Review of Lady of the Ravens by Joanna Hickson

The Lady of the Ravens by Joanna Hickson
My rating: 4 of 5 stars

Cover – The Lady of the Ravens-min

Genre: Fiction – Historical Fiction – London Tower – Romance

📖 So, I recently read the Ravenmaster by Chris Skaife (fabulous book, highly recommended) then whilst doing the weekly shop, I meandered down the book aisle and this beauty popped out at me. I must say, the cover is stunning, well done to the illustrator. I know, I know, never judge a book by its cover… but this one is very pretty. And luckily the book was enjoyable too! So, win-win.

✍️ This is such an intriguing little book. Joan is quite an interesting character a hard worker who adapts to most situations that come her way, she sees all that happens at court, yet rarely does she interfere. Joan’s mother enjoys the patronage of Lady Margaret Beaufort, mother of Henry VII, so Joan becomes a lady in waiting to Elizabeth of York from an early age. Joan’s depiction of courting, motherhood and life at court is quite fascinating. Hickson captures the fear that unwanted courtship from a man in a superior position, very well and it gives a real insight into what court life must have been like for a woman in a position such as Joan’s.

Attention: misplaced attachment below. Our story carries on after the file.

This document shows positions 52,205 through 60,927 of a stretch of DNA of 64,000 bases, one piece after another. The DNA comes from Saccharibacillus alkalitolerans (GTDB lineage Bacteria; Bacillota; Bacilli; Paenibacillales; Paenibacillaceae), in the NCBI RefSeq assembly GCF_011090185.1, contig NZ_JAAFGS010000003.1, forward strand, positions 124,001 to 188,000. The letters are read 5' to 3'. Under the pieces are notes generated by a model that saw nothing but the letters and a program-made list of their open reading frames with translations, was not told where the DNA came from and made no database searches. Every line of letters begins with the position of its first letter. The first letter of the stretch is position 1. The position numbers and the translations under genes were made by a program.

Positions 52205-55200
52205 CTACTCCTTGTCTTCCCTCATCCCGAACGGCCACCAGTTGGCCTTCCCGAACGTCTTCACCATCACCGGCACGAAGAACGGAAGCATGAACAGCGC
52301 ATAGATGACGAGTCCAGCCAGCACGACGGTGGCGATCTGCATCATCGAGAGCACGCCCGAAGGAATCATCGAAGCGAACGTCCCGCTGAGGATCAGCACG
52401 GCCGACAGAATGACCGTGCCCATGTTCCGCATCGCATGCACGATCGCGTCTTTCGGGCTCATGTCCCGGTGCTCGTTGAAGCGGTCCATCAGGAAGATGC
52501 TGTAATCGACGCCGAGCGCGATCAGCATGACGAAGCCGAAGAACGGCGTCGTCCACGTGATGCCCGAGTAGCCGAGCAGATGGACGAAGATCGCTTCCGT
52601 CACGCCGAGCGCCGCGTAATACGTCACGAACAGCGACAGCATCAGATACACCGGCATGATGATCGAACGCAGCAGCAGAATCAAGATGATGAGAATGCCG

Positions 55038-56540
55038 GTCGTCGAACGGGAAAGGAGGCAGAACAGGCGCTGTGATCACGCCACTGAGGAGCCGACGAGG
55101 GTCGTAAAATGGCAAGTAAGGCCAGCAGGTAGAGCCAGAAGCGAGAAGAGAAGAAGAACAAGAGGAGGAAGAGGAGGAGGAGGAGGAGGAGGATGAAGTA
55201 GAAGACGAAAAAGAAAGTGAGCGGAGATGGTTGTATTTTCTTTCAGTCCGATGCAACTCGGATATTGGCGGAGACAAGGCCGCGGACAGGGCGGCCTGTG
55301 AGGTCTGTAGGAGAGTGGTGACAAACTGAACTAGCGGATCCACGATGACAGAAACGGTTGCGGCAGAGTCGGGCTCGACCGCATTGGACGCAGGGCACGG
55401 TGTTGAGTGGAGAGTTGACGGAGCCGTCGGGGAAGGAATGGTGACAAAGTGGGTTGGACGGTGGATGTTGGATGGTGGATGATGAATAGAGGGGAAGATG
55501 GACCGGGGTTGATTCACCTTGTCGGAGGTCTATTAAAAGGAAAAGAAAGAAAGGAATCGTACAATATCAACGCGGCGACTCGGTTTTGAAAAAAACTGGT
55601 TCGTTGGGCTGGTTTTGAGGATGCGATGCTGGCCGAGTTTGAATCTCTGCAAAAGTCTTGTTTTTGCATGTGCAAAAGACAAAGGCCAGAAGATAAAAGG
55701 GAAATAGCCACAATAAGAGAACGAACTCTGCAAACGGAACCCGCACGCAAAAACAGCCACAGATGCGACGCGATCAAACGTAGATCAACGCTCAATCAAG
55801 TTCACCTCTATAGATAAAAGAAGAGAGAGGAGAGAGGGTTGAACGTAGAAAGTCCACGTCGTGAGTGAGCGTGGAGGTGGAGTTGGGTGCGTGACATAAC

🗣 I often think it’s useful to see an extract of a book to get an idea of the writing style. Here is a brief extract so that you can see a sample of the writing yourself:

‘Think yourself honoured, young mistress. The ravens avoid us men because the archers use them for target practice. But there is a legend, which says that as long as they haunt the Tower, it and the kingdom will stand. Just lately they’ve been coming and going so perhaps there’s something in it.’ At the time I didn’t understand what he meant but so vividly had the raven’s image imprinted itself in my mind, that the incident and his words remained with me ever since.

👓 Joan’s escape from court appears to come in the form of caring for the Ravens. The birds are often tormented by the guards, yet they stay strong and resolute, and with the support and protection of Joan and her family, they even begin to thrive.

👫 I enjoyed the inclusion of Joan’s husband Richard who underneath everything was a lovely, kind man whose love and loyalty to his family shined through. I enjoyed reading about the couple and how their story developed across the pages. Her adopted role of a stepmother was a great inclusion in the story and again I enjoyed that the author did not take the path of a hated stepmother but a family trying to make their way together during a difficult period of history.